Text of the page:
11. 11.
    M. Gelfond, M. Balduccini and J. Galloway. Diagnosing Physical Systems in A-Prolog. In T. Eiter, W. Faber and M. Truszczynski, editors, Proceedings of the 6th International Conference on Logic Programming and Nonmonotonic Reasoning, pages 213–226, Vienna, Austria, 2001.Google Scholar
  12. 12.
    M. Gelfond and V. Lifschitz. The Stable Model Semantics for Logic Programming. In R. Kowalski and K. Bowen, editors, 5th Conference on Logic Programming, pages 1070–1080. MIT Press, 1988.Google Scholar
  13. 13.
    D. Jongh and A. Hendriks. Characterization of strongly equivalent logic programs in intermediate logics., 2001.
  14. 14.
    V. Lifschitz. Foundations of logic programming. In Principles of Knowledge Representation, pages 69–127. CSLI Publications, 1996.Google Scholar
  15. 15.
    V. Lifschitz, D. Pearce and A. Valverde. Strongly equivalent logic programs. ACM Transactions on Computational Logic, 2:526–541, 2001.CrossRefMathSciNetGoogle Scholar
  16. 16.
    J. Lloyd. Foundations of Logic Programming. Springer, Berlin, 1987. 2nd edition.Google Scholar
  17. 17.
    M. Osorio, J. Nieves and C. Giannella. Useful transformation in answer set programming. In A. Provetti and T. Son, editors, Answer Set Programming: Towards Efficient and Scalable Knowledge Representation and Reasoning, pages 146–152. AAAI Press, Stanford, USA, 2001.Google Scholar
  18. 18.
    M. Osorio and F. Zacarias. High-level logic programming. In B. Thalheim and K.-D. Schewe, editors, FolKS, LNCS 1762, pages 226–240. Springer Verlag, Berlin, 2000.Google Scholar
  19. 19.
    A. Pettorossi and M. Proietti. Transformation of Logic Programs. In D. Gabbay, C. Hogger and J. Robinson, editors, Handbook of Logic in Artificial Intelligence and Logic Programming, Vol. 5, pages 697–787. Oxford University Press, 1998.Google Scholar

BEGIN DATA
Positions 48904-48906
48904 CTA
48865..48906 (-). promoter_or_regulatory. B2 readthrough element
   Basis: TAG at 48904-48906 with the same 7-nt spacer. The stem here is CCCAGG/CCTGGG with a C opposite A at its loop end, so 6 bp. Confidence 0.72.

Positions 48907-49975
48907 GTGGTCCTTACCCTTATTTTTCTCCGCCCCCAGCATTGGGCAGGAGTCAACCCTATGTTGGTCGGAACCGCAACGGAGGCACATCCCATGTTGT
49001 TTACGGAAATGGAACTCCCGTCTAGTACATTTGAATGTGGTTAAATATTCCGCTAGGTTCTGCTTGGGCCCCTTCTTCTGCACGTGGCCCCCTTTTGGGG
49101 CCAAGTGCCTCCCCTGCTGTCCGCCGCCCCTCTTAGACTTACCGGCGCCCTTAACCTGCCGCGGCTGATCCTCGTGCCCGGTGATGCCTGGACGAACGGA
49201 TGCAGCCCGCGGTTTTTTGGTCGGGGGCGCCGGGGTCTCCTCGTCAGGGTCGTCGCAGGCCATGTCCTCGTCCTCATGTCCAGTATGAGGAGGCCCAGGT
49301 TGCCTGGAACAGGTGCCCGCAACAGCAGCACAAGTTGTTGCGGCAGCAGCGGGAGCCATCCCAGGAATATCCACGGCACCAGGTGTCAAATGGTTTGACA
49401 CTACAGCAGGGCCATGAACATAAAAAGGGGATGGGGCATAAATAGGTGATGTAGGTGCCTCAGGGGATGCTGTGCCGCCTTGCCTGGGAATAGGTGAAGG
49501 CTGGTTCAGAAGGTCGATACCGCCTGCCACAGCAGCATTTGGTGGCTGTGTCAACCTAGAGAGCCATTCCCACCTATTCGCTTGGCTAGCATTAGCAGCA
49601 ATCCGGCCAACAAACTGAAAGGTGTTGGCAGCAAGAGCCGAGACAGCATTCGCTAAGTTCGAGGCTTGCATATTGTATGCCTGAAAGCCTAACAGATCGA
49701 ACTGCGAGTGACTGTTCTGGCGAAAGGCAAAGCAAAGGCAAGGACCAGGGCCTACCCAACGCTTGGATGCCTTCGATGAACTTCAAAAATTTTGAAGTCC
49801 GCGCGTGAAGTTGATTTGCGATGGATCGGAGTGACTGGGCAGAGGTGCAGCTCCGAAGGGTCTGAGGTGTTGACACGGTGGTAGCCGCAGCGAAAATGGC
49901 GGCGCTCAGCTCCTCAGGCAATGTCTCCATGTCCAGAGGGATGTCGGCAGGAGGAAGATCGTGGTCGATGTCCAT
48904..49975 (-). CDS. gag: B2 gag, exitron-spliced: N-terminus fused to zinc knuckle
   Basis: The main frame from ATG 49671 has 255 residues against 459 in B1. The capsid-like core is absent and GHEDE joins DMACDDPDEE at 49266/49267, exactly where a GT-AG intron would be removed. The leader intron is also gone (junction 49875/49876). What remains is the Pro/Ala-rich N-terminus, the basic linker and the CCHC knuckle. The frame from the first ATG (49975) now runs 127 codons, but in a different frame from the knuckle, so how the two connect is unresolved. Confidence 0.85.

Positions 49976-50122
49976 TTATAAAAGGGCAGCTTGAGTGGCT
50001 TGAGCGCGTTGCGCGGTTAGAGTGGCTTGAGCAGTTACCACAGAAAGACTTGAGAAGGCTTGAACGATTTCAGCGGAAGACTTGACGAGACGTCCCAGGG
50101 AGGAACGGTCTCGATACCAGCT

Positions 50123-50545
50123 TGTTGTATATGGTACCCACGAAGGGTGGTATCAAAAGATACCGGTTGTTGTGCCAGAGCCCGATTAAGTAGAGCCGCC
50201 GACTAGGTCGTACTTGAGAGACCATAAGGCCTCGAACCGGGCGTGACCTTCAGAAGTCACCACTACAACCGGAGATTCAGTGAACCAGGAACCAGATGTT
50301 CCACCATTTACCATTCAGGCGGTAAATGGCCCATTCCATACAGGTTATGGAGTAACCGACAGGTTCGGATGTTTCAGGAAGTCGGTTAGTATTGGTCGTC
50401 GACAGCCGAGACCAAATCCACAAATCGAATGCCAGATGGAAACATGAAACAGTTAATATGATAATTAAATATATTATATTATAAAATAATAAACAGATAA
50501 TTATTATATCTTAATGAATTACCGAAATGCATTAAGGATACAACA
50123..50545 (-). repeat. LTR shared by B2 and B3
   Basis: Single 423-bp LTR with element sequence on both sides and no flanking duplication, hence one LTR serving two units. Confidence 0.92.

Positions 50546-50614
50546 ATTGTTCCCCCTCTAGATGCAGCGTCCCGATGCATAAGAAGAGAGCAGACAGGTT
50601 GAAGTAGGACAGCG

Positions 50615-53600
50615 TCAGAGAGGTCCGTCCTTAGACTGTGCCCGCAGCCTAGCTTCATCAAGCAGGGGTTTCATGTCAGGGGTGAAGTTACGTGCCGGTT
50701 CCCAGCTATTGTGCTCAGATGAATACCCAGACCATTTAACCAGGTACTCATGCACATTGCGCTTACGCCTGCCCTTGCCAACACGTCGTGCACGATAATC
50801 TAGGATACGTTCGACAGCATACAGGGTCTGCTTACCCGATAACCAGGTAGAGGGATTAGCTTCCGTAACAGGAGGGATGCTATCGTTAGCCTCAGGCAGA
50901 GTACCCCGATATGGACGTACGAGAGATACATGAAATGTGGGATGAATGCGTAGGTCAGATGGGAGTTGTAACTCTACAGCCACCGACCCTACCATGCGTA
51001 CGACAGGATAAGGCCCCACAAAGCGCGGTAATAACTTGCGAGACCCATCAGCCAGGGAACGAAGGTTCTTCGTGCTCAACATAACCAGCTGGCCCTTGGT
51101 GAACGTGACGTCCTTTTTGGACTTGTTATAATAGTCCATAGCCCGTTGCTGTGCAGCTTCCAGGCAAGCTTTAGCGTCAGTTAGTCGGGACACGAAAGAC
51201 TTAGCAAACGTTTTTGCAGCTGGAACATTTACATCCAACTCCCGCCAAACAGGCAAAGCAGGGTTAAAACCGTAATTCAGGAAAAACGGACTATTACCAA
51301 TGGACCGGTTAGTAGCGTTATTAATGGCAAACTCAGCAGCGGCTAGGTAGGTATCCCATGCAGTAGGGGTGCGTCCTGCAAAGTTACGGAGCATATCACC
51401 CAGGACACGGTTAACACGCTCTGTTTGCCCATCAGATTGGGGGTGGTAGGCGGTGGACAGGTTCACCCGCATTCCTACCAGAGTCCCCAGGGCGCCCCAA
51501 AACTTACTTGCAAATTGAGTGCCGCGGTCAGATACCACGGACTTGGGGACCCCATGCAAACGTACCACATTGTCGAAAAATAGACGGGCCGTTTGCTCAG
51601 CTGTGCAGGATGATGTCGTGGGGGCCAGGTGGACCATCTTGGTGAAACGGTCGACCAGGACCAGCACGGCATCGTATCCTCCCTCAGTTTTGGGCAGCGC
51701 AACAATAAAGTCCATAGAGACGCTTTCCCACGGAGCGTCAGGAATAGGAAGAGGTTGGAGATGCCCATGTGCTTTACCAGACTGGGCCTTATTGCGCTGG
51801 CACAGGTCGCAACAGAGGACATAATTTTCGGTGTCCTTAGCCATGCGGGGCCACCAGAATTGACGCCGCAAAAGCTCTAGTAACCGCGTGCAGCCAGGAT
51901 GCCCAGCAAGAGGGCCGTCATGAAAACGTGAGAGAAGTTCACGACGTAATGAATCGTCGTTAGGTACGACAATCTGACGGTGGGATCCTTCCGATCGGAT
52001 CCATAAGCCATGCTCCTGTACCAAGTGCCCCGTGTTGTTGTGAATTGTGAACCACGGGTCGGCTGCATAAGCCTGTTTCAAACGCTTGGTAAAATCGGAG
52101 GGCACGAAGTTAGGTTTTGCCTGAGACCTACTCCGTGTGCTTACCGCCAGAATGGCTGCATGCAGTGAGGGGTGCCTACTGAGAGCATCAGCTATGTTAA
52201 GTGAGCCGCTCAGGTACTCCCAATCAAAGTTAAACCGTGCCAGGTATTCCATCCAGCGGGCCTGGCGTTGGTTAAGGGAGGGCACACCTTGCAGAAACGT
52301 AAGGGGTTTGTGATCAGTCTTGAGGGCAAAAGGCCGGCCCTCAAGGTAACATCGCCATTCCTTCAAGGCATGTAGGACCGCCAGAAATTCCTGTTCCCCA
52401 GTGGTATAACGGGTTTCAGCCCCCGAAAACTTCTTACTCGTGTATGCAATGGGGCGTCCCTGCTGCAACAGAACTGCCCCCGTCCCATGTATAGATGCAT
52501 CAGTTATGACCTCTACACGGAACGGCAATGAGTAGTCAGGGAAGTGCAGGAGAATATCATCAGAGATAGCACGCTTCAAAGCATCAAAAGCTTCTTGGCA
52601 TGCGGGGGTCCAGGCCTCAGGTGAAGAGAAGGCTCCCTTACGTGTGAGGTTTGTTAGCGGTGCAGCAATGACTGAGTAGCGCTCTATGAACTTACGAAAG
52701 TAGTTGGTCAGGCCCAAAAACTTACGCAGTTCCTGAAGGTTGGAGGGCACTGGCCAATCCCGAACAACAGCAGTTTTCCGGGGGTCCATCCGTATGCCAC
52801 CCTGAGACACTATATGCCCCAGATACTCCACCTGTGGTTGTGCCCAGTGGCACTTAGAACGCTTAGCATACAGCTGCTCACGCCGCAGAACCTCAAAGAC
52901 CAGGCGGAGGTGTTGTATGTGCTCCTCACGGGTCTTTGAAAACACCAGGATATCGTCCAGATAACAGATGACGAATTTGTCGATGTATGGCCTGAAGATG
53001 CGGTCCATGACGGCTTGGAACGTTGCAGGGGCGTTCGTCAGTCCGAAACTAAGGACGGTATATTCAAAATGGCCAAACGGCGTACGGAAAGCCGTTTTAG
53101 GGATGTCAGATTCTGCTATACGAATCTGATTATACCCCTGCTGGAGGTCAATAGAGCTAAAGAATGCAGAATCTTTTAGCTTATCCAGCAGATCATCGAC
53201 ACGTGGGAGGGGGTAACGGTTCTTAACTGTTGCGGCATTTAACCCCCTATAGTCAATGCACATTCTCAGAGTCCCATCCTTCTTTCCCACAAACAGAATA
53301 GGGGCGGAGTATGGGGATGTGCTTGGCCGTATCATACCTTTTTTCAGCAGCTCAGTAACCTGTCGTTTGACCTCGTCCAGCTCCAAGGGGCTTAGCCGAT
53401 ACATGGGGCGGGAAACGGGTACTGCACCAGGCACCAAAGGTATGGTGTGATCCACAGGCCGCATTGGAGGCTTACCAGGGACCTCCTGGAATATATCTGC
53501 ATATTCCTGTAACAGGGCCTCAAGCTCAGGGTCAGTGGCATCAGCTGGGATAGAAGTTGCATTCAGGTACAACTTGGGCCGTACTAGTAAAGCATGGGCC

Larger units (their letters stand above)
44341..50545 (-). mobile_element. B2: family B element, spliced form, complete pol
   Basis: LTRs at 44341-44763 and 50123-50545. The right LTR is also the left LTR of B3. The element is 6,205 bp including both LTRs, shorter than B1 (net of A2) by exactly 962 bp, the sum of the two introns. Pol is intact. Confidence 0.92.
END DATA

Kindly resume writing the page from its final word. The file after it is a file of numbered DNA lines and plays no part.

20. 20.
    C. Sakama and K. Inoue. Negation as Failure in the Head. Journal of Logic Programming, 35(1):39–78, 1998.zbMATHCrossRefMathSciNetGoogle Scholar
  21. 21.
    P. Simons. Towards constraint satisfaction through logic programs and the stable model semantics. Technical Report 47, Helsinki University of Technology, Digital Systems Laboratory, August 1997.Google Scholar
  22. 22.
    L. Tang, V. Lifschitz and H. Turner. Nested expressions in logic programs. Annals of Mathematics and Artificial Intelligence, 25:369–389, 1999.zbMATHCrossRefMathSciNetGoogle Scholar
  23. 23.
    P. Taylor, J. Girard and Y. Lafont. Proofs and types. Cambridge University Press, 1989.Google Scholar
  24. 24.
    H. Zhang. Sato: A decision procedure for propositional logic. Association for Automated Reasoning Newsletter, 22:1–3, March 1993.Google Scholar

Copyright information

© Springer-Verlag Berlin Heidelberg 2002

Authors and Affiliations

  • Mauricio Osorio
    • 1
  • Juan A. Navarro
    • 1
  • José Arrazola
    • 1
  1. 1.CENTIAUniversidad de las AméricasCholula, PueblaMéxico

Personalised recommendations